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Column: Senate Should Not Pass New Iran Sanctions Now


The Senate Foreign Relations Committee Chairman Robert Menendez, D-N.J., on Capitol Hill in Washington, Wednesday, March 12, 2014.

The Senate Foreign Relations Committee Chairman Robert Menendez, D-N.J., on Capitol Hill in Washington, Wednesday, March 12, 2014.

As a July 20 deadline for a long-term nuclear deal with Iran approaches, there are rumblings again in the US Senate about trying to pass legislation that would threaten Iran with more sanctions.

Senate leadership managed to prevent a vote last year on the bill sponsored by Sens. Robert Menendez of New Jersey, chairman of the Foreign Relations committee, and Mark Kirk (R-Ill). That helped negotiators reach and implement an interim agreement that significantly constricts Iran’s nuclear program.

An attempt to pass the bill now would send the wrong signal to Iran, which has been scrupulously implementing the interim accord. Why continue to comply with pledges to stop enriching uranium above 5 percent and to convert a stockpile of 20 percent uranium gas to less dangerous forms if the result is more US sanctions? Common sense dictates that punishment should follow, not precede infractions. Pre-emptive threats only strengthen Iranian hardliners who believe that the US objective is regime change, not non-proliferation.

It is, of course, campaign season again in Washington. A third of the Senate seats and all of the House are up for election on Nov. 4. Pandering to lobby groups and big donors is to be expected. But the implications of this legislation for US national interests would be severe.

The sanctions bill, which has reportedly gathered 60 sponsors, has a number of inappropriate provisions. For starters, it tries to dictate the terms of an accord, demanding dismantlement of Iran’s “illicit” nuclear facilities and an end to Iran’s enrichment of uranium.

Rather than push Iran toward compromise as the sponsors of the legislation insist is their goal, these provisions would be deal breakers. The US and the other five permanent members of the UN Security Council plus Germany (P5+1) have already agreed in the interim deal that Iran can have a limited uranium enrichment program commensurate with its civilian needs and under strict international supervision. There can be arguments over the number of centrifuges Iran should be allowed to operate but no enrichment is not an option.

There are other troubling elements in the bill. It requires the president to certify that Iran has not conducted any tests of ballistic missiles with ranges longer than 500 kilometers and that Iran has not been involved – directly or indirectly – in any terrorism against the United States. As important as they issues are, they are not part of the nuclear negotiations and in the words of former Senate staffer Edward Levine move the “goalposts” to an accord.

Equally if not more disturbing, the bill gives a seeming green light to a pre-emptive Israeli military strike on Iran by stating that it is the sense of Congress that if Israel feels compelled to attack Iran’s nuclear program, the US should provide Israel with “military support.” President Obama has promised to prevent Iran from developing nuclear weapons but has discouraged unilateral action by Israel.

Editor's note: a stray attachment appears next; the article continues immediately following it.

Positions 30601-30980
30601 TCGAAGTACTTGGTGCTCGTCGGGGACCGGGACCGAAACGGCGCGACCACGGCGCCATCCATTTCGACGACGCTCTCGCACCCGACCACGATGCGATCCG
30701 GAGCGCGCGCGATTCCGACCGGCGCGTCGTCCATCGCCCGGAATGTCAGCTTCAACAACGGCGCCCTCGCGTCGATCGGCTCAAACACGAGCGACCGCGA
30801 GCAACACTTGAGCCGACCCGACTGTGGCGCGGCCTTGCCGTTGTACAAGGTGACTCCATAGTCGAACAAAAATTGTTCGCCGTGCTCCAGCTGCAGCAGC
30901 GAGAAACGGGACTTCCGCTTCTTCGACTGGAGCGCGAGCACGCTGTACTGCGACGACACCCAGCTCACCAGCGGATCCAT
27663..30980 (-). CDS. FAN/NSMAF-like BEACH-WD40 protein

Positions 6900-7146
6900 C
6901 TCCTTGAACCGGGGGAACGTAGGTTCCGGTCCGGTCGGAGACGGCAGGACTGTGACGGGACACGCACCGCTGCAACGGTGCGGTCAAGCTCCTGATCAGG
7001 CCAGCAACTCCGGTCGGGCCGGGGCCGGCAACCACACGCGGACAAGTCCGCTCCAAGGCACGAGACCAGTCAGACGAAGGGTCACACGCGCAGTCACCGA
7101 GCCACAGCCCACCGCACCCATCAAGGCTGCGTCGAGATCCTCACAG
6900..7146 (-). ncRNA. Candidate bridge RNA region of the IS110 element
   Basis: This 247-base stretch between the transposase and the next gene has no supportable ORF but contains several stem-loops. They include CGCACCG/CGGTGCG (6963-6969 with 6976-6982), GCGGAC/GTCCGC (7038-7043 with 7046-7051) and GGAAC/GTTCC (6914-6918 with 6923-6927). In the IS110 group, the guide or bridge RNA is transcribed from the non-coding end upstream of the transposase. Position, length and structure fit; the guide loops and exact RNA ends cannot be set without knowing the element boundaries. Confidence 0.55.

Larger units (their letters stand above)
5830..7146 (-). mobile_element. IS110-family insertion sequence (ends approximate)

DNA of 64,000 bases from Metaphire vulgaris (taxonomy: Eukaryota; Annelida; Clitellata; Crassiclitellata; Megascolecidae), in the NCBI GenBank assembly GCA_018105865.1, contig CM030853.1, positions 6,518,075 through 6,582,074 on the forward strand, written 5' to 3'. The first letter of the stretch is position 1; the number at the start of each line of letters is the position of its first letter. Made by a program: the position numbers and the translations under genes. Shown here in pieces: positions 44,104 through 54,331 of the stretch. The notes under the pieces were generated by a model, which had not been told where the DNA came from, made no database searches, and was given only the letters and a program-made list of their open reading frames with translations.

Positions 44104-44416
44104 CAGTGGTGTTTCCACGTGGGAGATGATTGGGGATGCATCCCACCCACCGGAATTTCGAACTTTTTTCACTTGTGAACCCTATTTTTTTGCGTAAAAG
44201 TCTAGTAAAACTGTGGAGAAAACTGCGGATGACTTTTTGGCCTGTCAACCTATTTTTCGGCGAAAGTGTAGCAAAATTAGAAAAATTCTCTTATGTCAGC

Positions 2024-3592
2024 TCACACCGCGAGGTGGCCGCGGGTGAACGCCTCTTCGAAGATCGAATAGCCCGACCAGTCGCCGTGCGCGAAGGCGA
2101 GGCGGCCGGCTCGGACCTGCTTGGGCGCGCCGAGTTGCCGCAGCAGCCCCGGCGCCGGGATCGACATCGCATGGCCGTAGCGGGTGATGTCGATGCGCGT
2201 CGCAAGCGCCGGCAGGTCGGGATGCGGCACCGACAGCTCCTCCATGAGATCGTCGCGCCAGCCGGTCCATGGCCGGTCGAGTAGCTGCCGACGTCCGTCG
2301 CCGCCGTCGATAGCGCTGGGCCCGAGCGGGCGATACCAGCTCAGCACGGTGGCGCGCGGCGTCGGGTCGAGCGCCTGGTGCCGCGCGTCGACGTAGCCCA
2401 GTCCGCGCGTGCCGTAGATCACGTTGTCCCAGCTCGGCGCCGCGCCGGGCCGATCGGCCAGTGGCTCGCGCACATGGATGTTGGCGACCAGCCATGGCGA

Clearly, Obama and Congress are not on the best terms these days and Republicans are looking for new battles with the White House as the controversies over health care and even the deaths of Americans in Benghazi in 2012 begin to fade. But the Iran negotiations provide a realistic prospect of staving off a potential Iranian nuclear weapon for another decade or more and legislators should give the administration a chance to conclude and implement an agreement. That includes an extra six months for the interim accord, should talks fail to conclude by July 20.

If the talks break down, the onus should be on Tehran, not Washington. A key reason why Iranians are seriously negotiating now is because of unprecedented multilateral sanctions imposed in response to its nuclear advances and the provocative rhetoric of its former president, Mahmoud Ahmadinejad. That sanctions regime is likely to break down if negotiations are perceived as failing because of unreasonable US actions and demands. The US could then impose new sanctions but they would not have much impact if Europe and the rest of the world do not follow.

Military action is also not the solution. It would bring more instability to an already blood-soaked region and not benefit US allies including Israel and Saudi Arabia. A recent poll conducted in seven Arab nations showed strong support for a negotiated solution to the Iranian nuclear program and rejection of US military action even in Syria.

US popularity, while still below 50 percent in Arab countries, has begun to rise. James Zogby, head of the organization that conducted the poll, attributed the results to a “softer [US] footprint, the result not so much of actions we’ve committed than actions we’ve avoided.”

Congress would do well to absorb the lessons of past mistakes in dealing with the region – i.e. Iraq -- and listen to their constituents, not just those with the best organization and deepest pockets. A diplomatic solution to the Iranian nuclear issue is far better than the alternatives and Congress – if it can’t promote such a solution – should at least not prevent one.
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    Barbara Slavin

    Barbara Slavin is a senior fellow at the Atlantic Council’s South Asia Center and a correspondent for Al-Monitor.com, a website specializing in the Middle East. She is the author of a 2007 book, Bitter Friends, Bosom Enemies: Iran, the US and the Twisted Path to Confrontation, and is a regular commentator on U.S. foreign policy and Iran on NPR, PBS, C-SPAN and the Voice of America.

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